"Hull, Quebec - Another Tale of Two Cities!!" Top 5 Page for this destination Hull Travelogue by johngayton

Hull Travel Guide: 87 reviews and 200 photos

When Hull Was A City!!

Whilst Hull as a separate entity no longer exists, merely being a "secteur" of the Ville de Gatineau, its previous incarnation pops up in all sorts of diverse locations, from official street signs to shop fronts. Most of the signs refer to the days when Hull was a Francophone Ville in its own Wright (HA!) and others go back a little further.

This manhole cover is no museum piece but actually sits in the middle of the junction of a side street leading onto the main thorofare of St Joseph Blvd and is especially interesting in that it predates the present French-only signage to be found on this side of the river.

Mise En Garde!!

OK so Hull no longer exists as a physical entity but it does continue having a political life with M. Cholette being the local MP (Liberal Party) whose office is once again on Blvd St Joseph here in Gatineau!!

With this being an up-to-date piece of signage you will note that the WARNING poster is written in French only - if you don't read French then let me translate:

"BEWARE - If you come to press my office door button and you can't read in French then you will become a snowman!!" ...Or words to that effect anyway ;-)

OK This IS An Old One!

Here's a pic from a mural on the wall of the Kruger toilet paper factory on the Ottawa riverbank commemorating the trans-Canada relay of 2000 when water from all three of Canada's oceans was carried along the 18,000 kilometres of what is claimed to be the world's longest recreational trail. The relay commenced in the Arctic Circle in February and involved over 5000 carriers, 800 communities and 350,000 various spectators before finishing here in The National Capital Region that September.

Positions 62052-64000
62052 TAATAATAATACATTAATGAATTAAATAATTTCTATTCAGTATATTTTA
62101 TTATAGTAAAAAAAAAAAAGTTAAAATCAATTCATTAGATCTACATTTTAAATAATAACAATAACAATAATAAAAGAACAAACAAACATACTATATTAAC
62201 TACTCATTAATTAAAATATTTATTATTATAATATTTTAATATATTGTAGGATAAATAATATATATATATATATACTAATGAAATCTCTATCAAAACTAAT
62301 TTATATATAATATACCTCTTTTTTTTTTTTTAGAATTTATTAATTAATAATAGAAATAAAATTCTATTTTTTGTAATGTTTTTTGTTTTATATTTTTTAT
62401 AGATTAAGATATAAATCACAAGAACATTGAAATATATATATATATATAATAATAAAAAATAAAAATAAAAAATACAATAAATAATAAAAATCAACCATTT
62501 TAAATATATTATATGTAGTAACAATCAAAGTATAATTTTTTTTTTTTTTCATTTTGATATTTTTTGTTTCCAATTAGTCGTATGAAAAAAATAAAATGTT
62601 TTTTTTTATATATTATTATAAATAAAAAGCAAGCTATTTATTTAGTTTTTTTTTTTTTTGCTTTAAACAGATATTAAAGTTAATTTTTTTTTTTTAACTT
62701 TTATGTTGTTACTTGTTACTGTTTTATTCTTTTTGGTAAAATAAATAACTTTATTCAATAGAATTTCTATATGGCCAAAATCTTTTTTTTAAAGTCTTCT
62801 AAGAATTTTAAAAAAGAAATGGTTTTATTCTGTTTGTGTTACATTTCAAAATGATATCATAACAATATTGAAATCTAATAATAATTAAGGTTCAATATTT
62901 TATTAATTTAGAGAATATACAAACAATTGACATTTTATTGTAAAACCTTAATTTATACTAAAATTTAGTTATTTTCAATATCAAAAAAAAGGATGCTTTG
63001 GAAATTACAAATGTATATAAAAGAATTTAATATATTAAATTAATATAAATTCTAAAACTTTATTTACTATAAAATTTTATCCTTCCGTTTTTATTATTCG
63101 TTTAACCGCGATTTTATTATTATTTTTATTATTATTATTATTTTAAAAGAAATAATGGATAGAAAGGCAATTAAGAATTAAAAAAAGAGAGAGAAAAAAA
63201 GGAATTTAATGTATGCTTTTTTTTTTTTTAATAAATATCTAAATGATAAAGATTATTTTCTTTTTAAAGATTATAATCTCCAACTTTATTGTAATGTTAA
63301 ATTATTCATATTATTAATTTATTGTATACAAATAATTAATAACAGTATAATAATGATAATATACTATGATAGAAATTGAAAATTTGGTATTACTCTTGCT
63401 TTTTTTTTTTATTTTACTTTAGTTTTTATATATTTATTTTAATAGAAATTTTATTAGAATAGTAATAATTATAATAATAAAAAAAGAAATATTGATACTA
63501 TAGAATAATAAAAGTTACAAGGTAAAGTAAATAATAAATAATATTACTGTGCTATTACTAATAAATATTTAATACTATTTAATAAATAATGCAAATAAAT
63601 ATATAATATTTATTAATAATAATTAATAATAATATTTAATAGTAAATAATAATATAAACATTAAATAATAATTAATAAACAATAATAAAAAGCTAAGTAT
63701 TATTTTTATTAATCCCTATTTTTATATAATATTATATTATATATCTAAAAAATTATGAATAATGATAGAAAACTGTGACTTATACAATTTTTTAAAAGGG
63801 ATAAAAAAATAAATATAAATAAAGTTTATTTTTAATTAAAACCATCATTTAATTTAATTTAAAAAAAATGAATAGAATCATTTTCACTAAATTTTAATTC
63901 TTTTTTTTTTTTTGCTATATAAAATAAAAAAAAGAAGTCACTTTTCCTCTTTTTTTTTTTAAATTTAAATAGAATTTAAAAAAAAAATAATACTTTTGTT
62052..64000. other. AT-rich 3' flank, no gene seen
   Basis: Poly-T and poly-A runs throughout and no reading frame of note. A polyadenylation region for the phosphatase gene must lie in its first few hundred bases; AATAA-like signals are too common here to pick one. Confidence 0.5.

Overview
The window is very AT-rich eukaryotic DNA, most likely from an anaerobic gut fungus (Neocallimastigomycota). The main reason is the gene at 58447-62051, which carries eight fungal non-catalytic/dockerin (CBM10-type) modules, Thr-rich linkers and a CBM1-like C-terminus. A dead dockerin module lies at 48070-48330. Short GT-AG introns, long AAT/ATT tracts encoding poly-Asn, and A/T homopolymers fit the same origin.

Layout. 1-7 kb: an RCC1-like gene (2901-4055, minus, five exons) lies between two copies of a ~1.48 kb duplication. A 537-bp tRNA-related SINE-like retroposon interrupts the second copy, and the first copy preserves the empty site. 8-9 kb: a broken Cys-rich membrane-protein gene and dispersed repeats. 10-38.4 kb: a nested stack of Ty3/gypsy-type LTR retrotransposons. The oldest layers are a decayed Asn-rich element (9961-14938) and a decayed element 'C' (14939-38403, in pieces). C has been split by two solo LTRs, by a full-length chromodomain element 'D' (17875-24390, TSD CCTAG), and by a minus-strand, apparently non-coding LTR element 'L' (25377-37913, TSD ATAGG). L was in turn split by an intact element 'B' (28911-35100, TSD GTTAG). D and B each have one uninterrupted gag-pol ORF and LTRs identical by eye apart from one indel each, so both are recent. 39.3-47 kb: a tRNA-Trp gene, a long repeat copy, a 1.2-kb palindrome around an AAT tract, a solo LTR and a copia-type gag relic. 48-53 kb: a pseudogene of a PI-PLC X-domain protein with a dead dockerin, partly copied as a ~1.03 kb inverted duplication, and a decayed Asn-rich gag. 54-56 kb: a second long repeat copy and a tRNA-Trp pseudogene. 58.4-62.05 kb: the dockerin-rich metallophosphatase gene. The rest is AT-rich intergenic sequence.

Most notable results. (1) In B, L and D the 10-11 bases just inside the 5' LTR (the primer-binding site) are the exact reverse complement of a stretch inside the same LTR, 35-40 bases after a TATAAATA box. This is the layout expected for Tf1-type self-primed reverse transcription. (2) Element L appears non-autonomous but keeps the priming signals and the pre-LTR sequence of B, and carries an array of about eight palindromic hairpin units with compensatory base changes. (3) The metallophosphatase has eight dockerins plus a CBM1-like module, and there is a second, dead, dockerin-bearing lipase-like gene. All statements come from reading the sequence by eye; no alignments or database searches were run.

This sign is also in English but for PC reasons only the French half is displayed here! For English try this link - Kruger and be prepared, be very prepared!!

Never Miss The Shopping Oppportunity...

...after all next week it could be: "Galleries de Gatineau" - Hmmm...which actually has a better flow to it doesn't it? Must email their marketing departement!!

Couldn't Be In A Worse Location Tho'!!

This is a place I've been batting my eyelids at for the last couple of weeks every time I pass it. By all accounts this is where to get the "Veritable Poutine" - no fancy cheese or greaseless chips but the true KiloCal high-octane stuff. Unfortunately its stuck in the middle of St Joseph and nowhere near any of my bars and the buses stop at midnight and the taxi driver refuses point blank to make a quick stop-off for a take-away - Ach, Poutine doesn't smell THAT bad!!

Another Hull Institution

I suppose they had to keep this named as it was. I can just imagine going to school one day in Hull and then being told that tomorrow I would have to go to Gatineau - Hey, any excuse to play hooky right??

Not So Sure About The Yellow Seagull...

...is that a throwback to Hull, UK (The ex fishing port with lots of seagulls)??

Wander down any main street here in Hull/Gatineau and the street signs themselves are in a constant flux - old Hull, new Hull and Gatineau being almost randomly represented - this is scary stuff when stone-cold sober!!